The opinion of the court was delivered by: DUFFY
This is an admiralty action in which the plaintiff, Allied International American Eagle Trading Corporation (hereinafter "Allied"), a New York corporation, seeks damages for the non-delivery of certain cargo. Defendant, Yangming Marine Transport Corporation (hereinafter "Yangming"), a carrier, is a Taiwan corporation and owner and operator of defendant S.S. "YANGMING." Defendants concede liability for non-delivery of the cargo and the sole question before this court is the amount of damages owing to the plaintiff. A determination of this amount turns on the meaning of the word "package" for purposes of applying the package liability, limitation imposed by § 4(5) of the Carriage of Goods by Sea Act of 1936 (hereinafter "COGSA"), 46 U.S.C. § 1304(5).
A one day non-jury trial was held before me on July 18, 1980. At trial, the parties introduced into evidence various documents connected with the missing cargo and presented witnesses. The following shall constitute this court's findings of fact and conclusions of law.
On June 3, 1977, at Yokohama, Japan, defendant carrier received from shipper, Associated Lumber & Trading Company Ltd., (not a party herein), cargo consisting of screws, bolts, nuts, studs and washers purchased by the plaintiff. The cargo was to be shipped to plaintiff in New York on board the S.S. "YANG MING." According to defendant's bill of lading, dated June 3, 1977, the cargo was packed by the shipper primarily on pallets. These pallets consisted of wooden platforms upon which the drums, cartons and cases were placed, and was fitted across the top with a second wooden platform. The units of drums, cartons and cases were secured to the pallets by metal straps. Several of the units were not placed on pallets.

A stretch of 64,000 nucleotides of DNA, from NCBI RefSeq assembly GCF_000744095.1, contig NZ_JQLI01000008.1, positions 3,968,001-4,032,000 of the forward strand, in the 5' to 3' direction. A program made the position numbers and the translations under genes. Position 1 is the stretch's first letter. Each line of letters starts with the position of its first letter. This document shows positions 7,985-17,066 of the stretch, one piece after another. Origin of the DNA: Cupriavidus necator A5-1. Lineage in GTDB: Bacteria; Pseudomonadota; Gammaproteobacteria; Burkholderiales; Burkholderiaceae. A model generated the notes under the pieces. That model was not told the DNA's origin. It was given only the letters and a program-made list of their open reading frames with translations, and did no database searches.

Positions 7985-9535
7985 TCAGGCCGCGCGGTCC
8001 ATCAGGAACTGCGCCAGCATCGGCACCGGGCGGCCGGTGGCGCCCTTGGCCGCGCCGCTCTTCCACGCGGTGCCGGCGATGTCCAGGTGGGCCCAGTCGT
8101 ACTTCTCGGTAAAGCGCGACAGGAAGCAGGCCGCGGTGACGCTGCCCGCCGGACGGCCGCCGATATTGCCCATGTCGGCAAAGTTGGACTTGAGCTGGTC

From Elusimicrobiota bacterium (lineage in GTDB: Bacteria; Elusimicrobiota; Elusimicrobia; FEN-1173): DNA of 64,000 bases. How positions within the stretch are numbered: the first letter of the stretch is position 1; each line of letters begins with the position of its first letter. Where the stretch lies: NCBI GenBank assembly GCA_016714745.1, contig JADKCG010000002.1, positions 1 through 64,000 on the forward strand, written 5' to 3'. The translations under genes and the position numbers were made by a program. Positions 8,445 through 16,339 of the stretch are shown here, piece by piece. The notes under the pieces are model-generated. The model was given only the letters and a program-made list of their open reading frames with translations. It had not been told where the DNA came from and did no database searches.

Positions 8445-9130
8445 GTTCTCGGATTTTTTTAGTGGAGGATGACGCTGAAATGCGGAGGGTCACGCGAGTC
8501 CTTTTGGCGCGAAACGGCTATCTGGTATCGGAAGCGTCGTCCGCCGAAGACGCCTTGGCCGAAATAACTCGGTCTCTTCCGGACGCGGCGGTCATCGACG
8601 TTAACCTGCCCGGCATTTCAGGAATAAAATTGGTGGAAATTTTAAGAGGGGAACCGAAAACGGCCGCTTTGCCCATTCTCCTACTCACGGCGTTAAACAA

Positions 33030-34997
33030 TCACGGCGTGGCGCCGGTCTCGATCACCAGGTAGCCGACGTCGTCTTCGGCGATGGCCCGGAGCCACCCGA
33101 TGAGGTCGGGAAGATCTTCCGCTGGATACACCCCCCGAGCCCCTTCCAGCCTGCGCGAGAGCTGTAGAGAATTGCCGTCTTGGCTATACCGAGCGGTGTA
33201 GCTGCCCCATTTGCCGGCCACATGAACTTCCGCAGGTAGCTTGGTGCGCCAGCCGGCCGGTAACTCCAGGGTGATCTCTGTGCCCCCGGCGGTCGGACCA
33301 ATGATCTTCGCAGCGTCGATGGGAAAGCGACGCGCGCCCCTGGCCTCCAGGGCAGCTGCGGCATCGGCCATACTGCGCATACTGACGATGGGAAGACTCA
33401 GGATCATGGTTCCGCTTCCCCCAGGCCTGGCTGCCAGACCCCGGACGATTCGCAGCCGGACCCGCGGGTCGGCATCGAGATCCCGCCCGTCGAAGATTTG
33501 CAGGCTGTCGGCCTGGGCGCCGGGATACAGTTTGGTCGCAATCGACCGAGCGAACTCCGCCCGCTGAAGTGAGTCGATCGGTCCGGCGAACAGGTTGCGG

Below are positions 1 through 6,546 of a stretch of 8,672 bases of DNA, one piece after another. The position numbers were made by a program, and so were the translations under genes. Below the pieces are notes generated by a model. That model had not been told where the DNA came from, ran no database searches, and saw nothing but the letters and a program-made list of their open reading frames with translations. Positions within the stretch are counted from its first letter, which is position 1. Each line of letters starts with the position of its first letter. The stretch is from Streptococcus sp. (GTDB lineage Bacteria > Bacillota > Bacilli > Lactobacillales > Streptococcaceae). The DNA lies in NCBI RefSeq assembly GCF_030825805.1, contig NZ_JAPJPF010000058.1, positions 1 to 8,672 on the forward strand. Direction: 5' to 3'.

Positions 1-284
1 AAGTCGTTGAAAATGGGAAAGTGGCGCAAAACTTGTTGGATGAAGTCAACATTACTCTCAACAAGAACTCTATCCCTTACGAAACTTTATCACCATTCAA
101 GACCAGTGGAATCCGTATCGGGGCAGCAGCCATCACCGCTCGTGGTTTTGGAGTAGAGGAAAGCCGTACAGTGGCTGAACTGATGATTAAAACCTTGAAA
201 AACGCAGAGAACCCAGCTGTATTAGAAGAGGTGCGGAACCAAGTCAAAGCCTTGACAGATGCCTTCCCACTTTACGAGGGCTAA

The bill of lading describe in pertinent part the shipment as follows:
No. of Containers or P'Kgs Description Packages
1 Pallet (6 Cases)
1 Pallet (9 Cartons) Screws, Bolts, Nuts,
1 Pallet (16 Cartons) Studs
1 Pallet (14 Cartons)
4 Pallets (40 Drums)
1 Pallet (9 Drums)
1 Pallet (9 Drums)
8 Pallets (72 Drums)
On July 1, 1977, the S.S. "YANG MING" arrived in New York and delivered all but 19 drums and cartons of the shipment. These drums and cartons were packed on two pallets nine cartons on one, ten drums on the other. At trial, the parties agreed that the actual value of the undelivered cargo was in excess of $ 8,500. Plaintiff argues that defendant is subject to liability for the non-delivery of nineteen "packages", or $ 8,500. Defendant, however, urges the court to find it liable for only $ 1,000 representing the application of the COGSA package limitation to each of the two undelivered pallets. Section 4(5) of COGSA
sets a limitation on a carrier's liability for loss or damage to cargo at $ 500 per "package" or "per customary freight unit" for cargo not shipped in packages. Parties may agree among themselves to a greater figure by declaring in the bill of lading as to "the nature and value of such goods."
Plaintiff contends that although defendant characterized the cargo as totalling "30 packages" on its bill of lading, defendant clearly received notice and had full knowledge of the number of drums, cartons and cases on each pallet. Furthermore, not only were the pallets strapped in such a way as to make each unit visible to the carrier, but also the defendant in its bill of lading described the loose drums and cartons, as well as the drums, cartons and cases packed on pallets, as "packages."